Artificial intelligence (AI) has the potential to impact nearly all aspects of our society, including our economy, but the development and use of the new technologies it brings are not without technical challenges and risks. AI must be developed in a trustworthy manner to ensure reliability, safety, and accuracy.
Elham Tabassi and Mark Przybocki will provide an overview of ongoing National Institute of Standards and Technology (NIST) efforts supporting fundamental and applied research and standards for AI technologies.
Elham Tabassi is the chief of staff in the Information Technology Laboratory (ITL) at NIST. ITL, one of six research laboratories within NIST, supports NIST’s mission to promote U.S. innovation and industrial competitiveness by advancing measurement science, standards, and technology in ways that enhance economic security and improve our quality of life. ITL conducts fundamental and applied research in computer science and engineering, mathematics, and statistics that cultivates trust in information technology and metrology by developing and disseminating standards, measurements, and testing for interoperability, security, usability, and reliability of information systems.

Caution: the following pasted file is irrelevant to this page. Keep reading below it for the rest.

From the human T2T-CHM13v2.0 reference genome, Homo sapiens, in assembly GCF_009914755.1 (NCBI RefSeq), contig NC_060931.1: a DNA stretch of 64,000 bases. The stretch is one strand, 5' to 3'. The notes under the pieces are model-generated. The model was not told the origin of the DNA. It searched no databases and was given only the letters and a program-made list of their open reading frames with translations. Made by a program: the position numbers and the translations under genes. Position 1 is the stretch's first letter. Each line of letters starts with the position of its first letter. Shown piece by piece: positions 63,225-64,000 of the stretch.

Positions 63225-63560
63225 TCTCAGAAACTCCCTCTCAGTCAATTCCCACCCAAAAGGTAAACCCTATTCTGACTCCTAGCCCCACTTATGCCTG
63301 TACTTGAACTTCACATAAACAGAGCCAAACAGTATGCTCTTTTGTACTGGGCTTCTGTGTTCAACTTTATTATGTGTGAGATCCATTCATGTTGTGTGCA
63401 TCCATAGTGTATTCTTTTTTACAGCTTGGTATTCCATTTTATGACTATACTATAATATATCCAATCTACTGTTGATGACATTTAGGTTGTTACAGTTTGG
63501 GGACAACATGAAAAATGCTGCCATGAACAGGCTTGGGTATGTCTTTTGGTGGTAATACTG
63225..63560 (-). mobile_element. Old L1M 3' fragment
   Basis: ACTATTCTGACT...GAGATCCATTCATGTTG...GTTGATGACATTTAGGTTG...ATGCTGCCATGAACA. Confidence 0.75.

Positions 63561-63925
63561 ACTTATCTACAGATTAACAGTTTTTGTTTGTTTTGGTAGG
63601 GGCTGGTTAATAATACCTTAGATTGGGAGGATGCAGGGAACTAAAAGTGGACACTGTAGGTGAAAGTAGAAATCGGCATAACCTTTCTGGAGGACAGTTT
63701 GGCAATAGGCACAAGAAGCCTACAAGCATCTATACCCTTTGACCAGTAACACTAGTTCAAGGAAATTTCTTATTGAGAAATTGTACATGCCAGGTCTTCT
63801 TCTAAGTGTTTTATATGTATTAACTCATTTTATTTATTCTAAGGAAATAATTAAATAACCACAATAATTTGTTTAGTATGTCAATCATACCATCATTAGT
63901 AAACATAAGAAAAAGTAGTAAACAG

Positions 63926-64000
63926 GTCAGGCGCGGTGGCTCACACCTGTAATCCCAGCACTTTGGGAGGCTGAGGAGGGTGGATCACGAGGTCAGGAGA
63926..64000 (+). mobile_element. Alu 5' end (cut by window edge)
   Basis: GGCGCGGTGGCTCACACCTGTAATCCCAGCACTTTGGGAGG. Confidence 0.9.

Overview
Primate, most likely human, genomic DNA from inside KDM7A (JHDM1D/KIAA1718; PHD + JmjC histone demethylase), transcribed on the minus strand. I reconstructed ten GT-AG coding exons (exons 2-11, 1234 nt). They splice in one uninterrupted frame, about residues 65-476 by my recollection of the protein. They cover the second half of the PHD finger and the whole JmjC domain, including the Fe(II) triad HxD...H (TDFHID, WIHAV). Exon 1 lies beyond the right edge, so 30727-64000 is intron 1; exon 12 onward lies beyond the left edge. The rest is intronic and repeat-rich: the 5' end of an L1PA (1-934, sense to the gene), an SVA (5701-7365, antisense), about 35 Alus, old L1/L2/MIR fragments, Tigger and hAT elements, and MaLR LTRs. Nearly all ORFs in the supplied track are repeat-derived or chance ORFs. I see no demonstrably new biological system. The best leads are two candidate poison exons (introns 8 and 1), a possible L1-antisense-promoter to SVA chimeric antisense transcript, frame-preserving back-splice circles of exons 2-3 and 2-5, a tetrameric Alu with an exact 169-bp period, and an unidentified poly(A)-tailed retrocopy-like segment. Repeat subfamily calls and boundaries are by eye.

Mark Przybocki is the acting chief of the Information Access Division (IAD), one of seven technical divisions in ITL. In this capacity, he leads NIST collaborations with industry, academia, and other government agencies to foster trust in emerging technologies that make sense of complex (human) information, by developing improvements to the measurement science, managing technical evaluations, and contributing to standards. The IAD is home to the high profile Text Retrieval Conference (TREC), several biometric benchmarking programs, and a growing number of technical evaluations for emerging human language, natural language processing, and speech, image, and video analytics technologies. Mr. Przybocki’s current interests are in AI benchmarking, explainable AI, and bias across the AI development lifecycle.
This talk is hosted by the AI Community of Practice (CoP). This community aims to unite federal employees who are active in, or interested in AI policy, technology, standards, and programs to accelerate the thoughtful adoption of AI across the federal government.
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